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August 17, 2023 Health & Production

Making silage in a dry year

ABP is excited to feature the writings of Barry Yaremcio, ruminant nutritionist and production management consultant. Barry is a trusted voice in cattle nutrition and forage production, operating Yaremcio Ag Consulting Ltd. This article was originally published on his BYOB Blog, which can be found on his website.

Plants grown under dry conditions have a different growth cycle compared to those plants grown when there is adequate moisture. The plants mature more rapidly, are shorter, and have smaller leaves. The objective is to produce seed to ensure the longevity of the stand.

The height of the crop is determined early in the growing season. It will not change with time. Quality wise, the increased head and leaf to stem ratio generally results in a higher protein and energy content in the silage.

Determining when to cut the crop is more difficult. In a barley crop, the usual recommendation in a year with adequate moisture, is to cut at the late dough stage. The crop contains 70 per cent moisture (or more) at this stage of maturity. However, in a dry year, moisture can be as low as 50 per cent at the same stage of maturity. Monitoring moisture content is more important than stage of development. If the plant material is dry, no wilting time is needed between cutting and chopping. Chop to a shorter length. Pack the material longer because is drier material is spongy and is more difficult to pack to remove the air from the pile or pit.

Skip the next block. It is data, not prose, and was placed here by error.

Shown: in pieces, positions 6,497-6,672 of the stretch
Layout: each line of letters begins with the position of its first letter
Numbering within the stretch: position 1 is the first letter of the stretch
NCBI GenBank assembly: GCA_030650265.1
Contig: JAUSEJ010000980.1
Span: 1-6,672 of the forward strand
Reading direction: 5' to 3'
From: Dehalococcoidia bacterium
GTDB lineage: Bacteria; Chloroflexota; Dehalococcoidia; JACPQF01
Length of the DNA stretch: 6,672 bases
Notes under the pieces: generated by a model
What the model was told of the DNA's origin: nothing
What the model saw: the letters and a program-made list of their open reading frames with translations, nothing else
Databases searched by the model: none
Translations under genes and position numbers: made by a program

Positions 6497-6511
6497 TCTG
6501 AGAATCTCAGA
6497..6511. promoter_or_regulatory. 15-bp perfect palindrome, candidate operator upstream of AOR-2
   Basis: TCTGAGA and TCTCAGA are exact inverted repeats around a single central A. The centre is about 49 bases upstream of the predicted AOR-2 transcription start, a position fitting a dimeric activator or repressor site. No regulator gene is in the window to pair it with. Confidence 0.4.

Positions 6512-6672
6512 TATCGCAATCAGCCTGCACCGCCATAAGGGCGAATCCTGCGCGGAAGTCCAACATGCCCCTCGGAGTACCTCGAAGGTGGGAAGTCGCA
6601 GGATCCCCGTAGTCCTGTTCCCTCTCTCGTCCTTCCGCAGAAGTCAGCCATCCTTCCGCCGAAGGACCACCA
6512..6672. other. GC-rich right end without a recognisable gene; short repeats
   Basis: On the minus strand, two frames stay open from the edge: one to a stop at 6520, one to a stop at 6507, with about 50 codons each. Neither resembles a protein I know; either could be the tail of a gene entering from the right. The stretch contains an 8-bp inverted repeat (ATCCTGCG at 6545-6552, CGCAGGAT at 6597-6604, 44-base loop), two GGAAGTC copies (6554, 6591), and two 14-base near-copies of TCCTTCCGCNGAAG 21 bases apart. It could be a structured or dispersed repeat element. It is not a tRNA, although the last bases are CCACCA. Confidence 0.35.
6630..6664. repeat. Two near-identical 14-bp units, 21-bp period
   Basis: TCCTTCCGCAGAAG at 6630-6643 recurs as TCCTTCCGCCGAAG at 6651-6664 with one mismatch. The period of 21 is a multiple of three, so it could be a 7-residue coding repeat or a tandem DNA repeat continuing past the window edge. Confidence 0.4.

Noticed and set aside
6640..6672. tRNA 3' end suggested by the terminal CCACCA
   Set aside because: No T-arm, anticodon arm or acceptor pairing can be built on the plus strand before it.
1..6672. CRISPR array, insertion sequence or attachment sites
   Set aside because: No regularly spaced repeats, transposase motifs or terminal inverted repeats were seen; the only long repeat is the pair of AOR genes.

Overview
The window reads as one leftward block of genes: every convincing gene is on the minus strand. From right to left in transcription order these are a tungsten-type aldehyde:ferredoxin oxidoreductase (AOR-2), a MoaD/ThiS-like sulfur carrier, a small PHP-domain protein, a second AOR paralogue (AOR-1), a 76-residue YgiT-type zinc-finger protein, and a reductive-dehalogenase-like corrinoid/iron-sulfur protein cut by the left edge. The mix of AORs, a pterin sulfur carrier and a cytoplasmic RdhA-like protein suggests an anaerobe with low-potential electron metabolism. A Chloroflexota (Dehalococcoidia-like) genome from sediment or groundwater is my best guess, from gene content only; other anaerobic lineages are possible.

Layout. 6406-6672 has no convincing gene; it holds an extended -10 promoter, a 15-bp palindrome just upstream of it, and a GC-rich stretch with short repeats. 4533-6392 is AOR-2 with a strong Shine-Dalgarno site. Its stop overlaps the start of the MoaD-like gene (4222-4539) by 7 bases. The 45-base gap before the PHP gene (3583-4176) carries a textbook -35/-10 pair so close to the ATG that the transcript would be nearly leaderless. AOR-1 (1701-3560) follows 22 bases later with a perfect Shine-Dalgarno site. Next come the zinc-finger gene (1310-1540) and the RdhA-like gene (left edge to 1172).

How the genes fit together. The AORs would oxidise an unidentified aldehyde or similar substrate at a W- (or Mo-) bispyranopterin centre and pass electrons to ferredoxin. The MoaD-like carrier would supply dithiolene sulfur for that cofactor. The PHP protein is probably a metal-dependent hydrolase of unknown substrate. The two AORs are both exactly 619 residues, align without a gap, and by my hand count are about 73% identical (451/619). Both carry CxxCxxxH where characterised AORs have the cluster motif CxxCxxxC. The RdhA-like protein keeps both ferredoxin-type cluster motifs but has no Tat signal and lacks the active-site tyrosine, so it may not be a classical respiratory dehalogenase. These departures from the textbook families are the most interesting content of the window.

Cut the crop to leave four inches of stubble. The bottom four inches of the plant is the lowest quality. It also contains the highest nitrate concentration. Cutting too low can result in dirt being thrown into the windrow which contributes to the formation of white mould. Watch the height of the pickup on the chopper as well, so it is not kicking dirt into the swath.

Using an inoculant to speed up fermentation is a good management practice especially when conditions are less than optimum. Dry matter and sugar losses are reduced because of improved fermentation.

When filling the pit or building a pile, have a 20 L pail (with lid) at the unloading site. Take a small hand sample from every third or fourth load. At the end of the day, mix the material and fill a bread bag half full. Squeeze out the air, seal, and freeze the sample. Submit the sample for analysis. This will provide a representative sample which should be accurate if the packing, sealing, and fermentation proceeds as normal.

For additional information on when to cut annual crops for silage, contact Barry at 403-741-6032 or bjyaremcio@gmail.com.

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About the Author

Barry Yaremcio

Barry was raised on a mixed farm in northeastern Alberta. He completed a Bachelors degree in Agriculture specializing in Animal Science from the University of Alberta in 1984. He then worked for Alberta Agriculture as a District Agriculturalist, Laboratory Nutritionist, and Provincial Beef Nutritionist. In 1994, he left Alberta Agriculture to work in the private sector for various companies.

In 2003, Barry rejoined Alberta Agriculture as a Beef and Forage Specialist at the Ag Info Centre in Stettler. His responsibilities included providing advice to farmers and ranchers on cattle nutrition, forage production, animal management; troubleshooting production concerns; designing corrals; and handling facilities, hay sheds, and silage pits. 

In 2009 he completed a Master’s Degree in Animal Science (nutrition), evaluating the amount of feed waste by various feed delivery systems and the impact it had on the quality of feed consumed.

In March of 2020, he started Yaremcio Ag Consulting Ltd. as an independent ruminant nutritionist and production management consultant. You can contact Barry at www.beefconsultant.com.

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